Numerical Weather Prediction (NWP) and Data Assimilation

Providing Decision Makers Real-Time Knowledge of the Atmosphere

Operational Numerical Weather Prediction (NWP)

NSAP has developed and deployed very high fidelity, operational, computer–based weather analysis and forecasting systems for many applications worldwide. For example, new weather–prediction systems have brought the Army Test Ranges and Proving Grounds into the 21st century, in terms of weather services. The improved weather information for the Army test planning has saved tax payers millions of dollars. Numerous other domestic projects include providing general weather support for Navy missile launches in California and Hawaii, supporting potential Space Shuttle landings at alternative sites, and forecasting for wind farms. Recently, in collaboration with AirDat LLC, NSAP built a CONUS–scale operational forecasting system that runs with its data–assimilation technology and uses observations from special AirDat weather instruments onboard regional commuter aircraft. Another focuses of such operational systems is on urban areas and urban impacts on the weather.

In contrast to most computer weather forecasting models that don't even recognize the existence of cities in any meaningful way, the NSAP models resolve the large–scale effects of the cities, and some even represent the complex winds in street canyons. In addition to these domestic applications, operational weather systems are being deployed worldwide to support special missions. For example, they have been used by the National Ground Intelligence Center during Operations Enduring Freedom and Iraqi Freedom to assess the consequences of the potential release of hazardous airborne material. Such NSAP–provided computer models have been similarly employed for counter–terrorism support by the Defense Threat Reduction Agency at the Salt Lake City, Athens and Torino Olympics.

The model domain configuration for real-time high-resolution weather analysis and production of 5-year microclimatology for Shenzhen metropolitan areas. The terrain height is shown in color shades.
The model domain configuration for real-time high-resolution weather analysis and production of 5-year microclimatology for Shenzhen metropolitan areas. The terrain height is shown in color shades.

High Resolution Climate Analysis And Prediction

The Fourth Assessment Report (AR4) of the Intergovernmental Panel on Climate Change (IPCC) has concluded that global warming is "unequivocal", with discernible changes in ocean temperatures, continental–average temperatures, temperature extremes, and wind patterns, all of which have far reaching socioeconomic and ecologic impacts. Now, more than ever, there is a compelling need for accurate information about the local, regional, and global climate, how it has evolved in the past, how it is likely to change in the future, and how it has and will impact human activities. These impacted activities include agriculture and energy production and consumption (especially renewable energy sources such as solar, wind, and hydropower). Ecological impacts that directly affect humanity include the spread of disease, the reliability of water resources, and the effects on plant and animal life. But before the impacts of future climate change can be understood and assessed, we must understand the climate of the recent past, say within the past 20–40 years.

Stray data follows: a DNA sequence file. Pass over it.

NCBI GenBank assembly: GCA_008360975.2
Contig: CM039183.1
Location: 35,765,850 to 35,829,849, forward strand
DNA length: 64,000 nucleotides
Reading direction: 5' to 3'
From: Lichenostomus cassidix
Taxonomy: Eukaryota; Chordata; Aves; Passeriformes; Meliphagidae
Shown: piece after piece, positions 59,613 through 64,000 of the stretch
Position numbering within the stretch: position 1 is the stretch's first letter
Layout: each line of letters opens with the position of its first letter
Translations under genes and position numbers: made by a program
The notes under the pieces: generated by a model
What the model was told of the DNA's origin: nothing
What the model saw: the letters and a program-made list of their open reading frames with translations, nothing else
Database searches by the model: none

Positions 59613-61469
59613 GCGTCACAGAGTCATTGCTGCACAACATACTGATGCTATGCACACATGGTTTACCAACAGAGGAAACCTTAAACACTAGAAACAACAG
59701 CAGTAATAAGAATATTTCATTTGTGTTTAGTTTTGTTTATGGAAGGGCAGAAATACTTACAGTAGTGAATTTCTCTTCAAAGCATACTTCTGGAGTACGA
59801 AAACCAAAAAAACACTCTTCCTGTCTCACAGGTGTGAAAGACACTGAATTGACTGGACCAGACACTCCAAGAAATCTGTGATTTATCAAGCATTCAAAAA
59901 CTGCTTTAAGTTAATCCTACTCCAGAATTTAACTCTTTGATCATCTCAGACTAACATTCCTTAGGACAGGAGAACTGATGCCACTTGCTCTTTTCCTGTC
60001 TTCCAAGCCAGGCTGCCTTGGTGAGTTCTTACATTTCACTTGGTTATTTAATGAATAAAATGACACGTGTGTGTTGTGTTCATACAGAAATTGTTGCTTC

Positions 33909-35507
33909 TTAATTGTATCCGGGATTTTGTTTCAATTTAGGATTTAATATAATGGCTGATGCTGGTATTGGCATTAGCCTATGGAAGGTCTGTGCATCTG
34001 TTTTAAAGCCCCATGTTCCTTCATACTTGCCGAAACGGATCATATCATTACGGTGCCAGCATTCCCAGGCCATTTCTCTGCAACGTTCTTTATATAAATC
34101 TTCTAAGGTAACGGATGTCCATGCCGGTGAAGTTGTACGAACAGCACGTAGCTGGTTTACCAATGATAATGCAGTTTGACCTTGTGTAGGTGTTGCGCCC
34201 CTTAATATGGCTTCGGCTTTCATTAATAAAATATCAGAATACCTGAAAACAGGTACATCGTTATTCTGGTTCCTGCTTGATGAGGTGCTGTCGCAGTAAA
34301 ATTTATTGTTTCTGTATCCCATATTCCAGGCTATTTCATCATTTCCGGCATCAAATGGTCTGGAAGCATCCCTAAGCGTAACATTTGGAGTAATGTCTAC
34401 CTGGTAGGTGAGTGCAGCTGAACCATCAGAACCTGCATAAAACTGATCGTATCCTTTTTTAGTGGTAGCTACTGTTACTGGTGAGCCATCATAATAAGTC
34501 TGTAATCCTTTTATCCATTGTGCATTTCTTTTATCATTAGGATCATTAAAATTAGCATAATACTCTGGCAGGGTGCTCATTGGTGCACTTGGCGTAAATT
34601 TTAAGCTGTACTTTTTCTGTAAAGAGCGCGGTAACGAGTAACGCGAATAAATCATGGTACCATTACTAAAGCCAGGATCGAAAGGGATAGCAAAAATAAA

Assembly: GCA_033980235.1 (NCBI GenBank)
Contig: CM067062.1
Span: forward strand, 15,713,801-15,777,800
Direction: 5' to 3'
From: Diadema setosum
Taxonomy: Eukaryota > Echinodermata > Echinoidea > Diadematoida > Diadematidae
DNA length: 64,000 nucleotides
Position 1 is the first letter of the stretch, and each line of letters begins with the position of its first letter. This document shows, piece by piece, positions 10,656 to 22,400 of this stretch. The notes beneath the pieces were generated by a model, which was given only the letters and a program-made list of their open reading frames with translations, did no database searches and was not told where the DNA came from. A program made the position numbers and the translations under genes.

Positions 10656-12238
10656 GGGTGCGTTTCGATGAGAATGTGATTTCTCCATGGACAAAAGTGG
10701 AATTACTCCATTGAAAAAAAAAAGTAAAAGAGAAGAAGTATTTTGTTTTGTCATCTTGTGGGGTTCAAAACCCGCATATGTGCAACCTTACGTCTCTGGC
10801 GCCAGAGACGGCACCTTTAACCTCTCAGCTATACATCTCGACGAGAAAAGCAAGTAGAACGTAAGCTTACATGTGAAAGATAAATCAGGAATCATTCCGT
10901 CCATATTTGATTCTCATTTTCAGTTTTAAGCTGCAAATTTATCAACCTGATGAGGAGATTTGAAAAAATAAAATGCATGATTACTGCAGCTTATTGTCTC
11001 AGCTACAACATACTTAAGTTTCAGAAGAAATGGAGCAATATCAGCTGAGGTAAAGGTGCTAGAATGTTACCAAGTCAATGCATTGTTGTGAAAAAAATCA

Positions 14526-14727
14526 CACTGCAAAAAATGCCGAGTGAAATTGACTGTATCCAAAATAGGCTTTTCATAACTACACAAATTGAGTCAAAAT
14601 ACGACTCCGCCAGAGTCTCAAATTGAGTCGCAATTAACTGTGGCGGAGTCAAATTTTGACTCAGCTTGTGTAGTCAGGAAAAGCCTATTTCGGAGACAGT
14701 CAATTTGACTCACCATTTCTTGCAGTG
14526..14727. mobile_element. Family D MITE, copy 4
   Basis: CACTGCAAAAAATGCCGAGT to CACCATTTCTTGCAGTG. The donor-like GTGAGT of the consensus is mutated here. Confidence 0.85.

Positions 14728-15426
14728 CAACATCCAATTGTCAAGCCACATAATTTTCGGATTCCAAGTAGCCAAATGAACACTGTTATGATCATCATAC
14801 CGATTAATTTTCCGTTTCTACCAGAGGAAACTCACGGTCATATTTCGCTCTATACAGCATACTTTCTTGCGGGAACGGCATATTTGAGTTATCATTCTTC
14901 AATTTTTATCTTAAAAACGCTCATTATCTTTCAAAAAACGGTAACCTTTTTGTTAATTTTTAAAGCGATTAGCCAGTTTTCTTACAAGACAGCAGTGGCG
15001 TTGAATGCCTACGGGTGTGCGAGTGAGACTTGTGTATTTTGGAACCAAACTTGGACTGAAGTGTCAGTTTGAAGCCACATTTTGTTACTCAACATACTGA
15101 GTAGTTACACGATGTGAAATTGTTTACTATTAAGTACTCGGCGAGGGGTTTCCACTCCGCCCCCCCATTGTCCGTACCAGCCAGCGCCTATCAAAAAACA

Many long–term, global gridded reconstructions of observations exist to fill this need, but because of the sheer computational expense associated with creating these datasets, they are typically done on a coarse grid (grid cells that are ∼250 km on a side) with output available only every 6 h. These analyses fail to account for the local influences on weather and climate of small to modest–sized land–surface features and water bodies, and they only marginally represent the effects of the daily heating cycle.

To meet this ever–growing need, NCAR's RAL has developed the Climate Four Dimensional Data Assimilation System (ClimoFDDA), originally based upon the Penn State/NCAR MM5 model, and now the NCAR WRF Model. ClimoFDDA uses global–scale data from a long term analysis (such as the NCEP/NCAR Reanalysis, or the European Center for Medium Range Weather Forecasting Reanalysis); standard surface and upper observations; and satellite–derived estimates of winds, temperature, and humidity to map the global climate information to the local region, while fully accounting for topographic variations and surface characteristics (e.g., crop lands, lakes, dense urban areas, etc.).

Numerical Weather Prediction (NWP) Research And Development

Research in numerical weather prediction covers a wide range of subjects in NSAP, including the representation of urban complexes in models through urban–canopy parameterizations, the development of improved models of boundary–layer processes, the application of ensemble methods to meet operational–prediction needs on the mesoscale, the development of improved data–assimilation methods that can be applied operationally, and the testing of feature–based and user–centric verification methods. And, improved methods are being developed for the use of models for downscaling current and future climates. There is also an emphasis on the use of coupled models, where the output from meteorological models is input to secondary models that are employed for calculating the transport and diffusion of plumes, the propagation of sound and radio waves, and the spread of infectious human and agricultural diseases.

Search through all publications in NCAR's OpenSky Library.

Numerical Weather Prediction (NWP) and Data Assimilation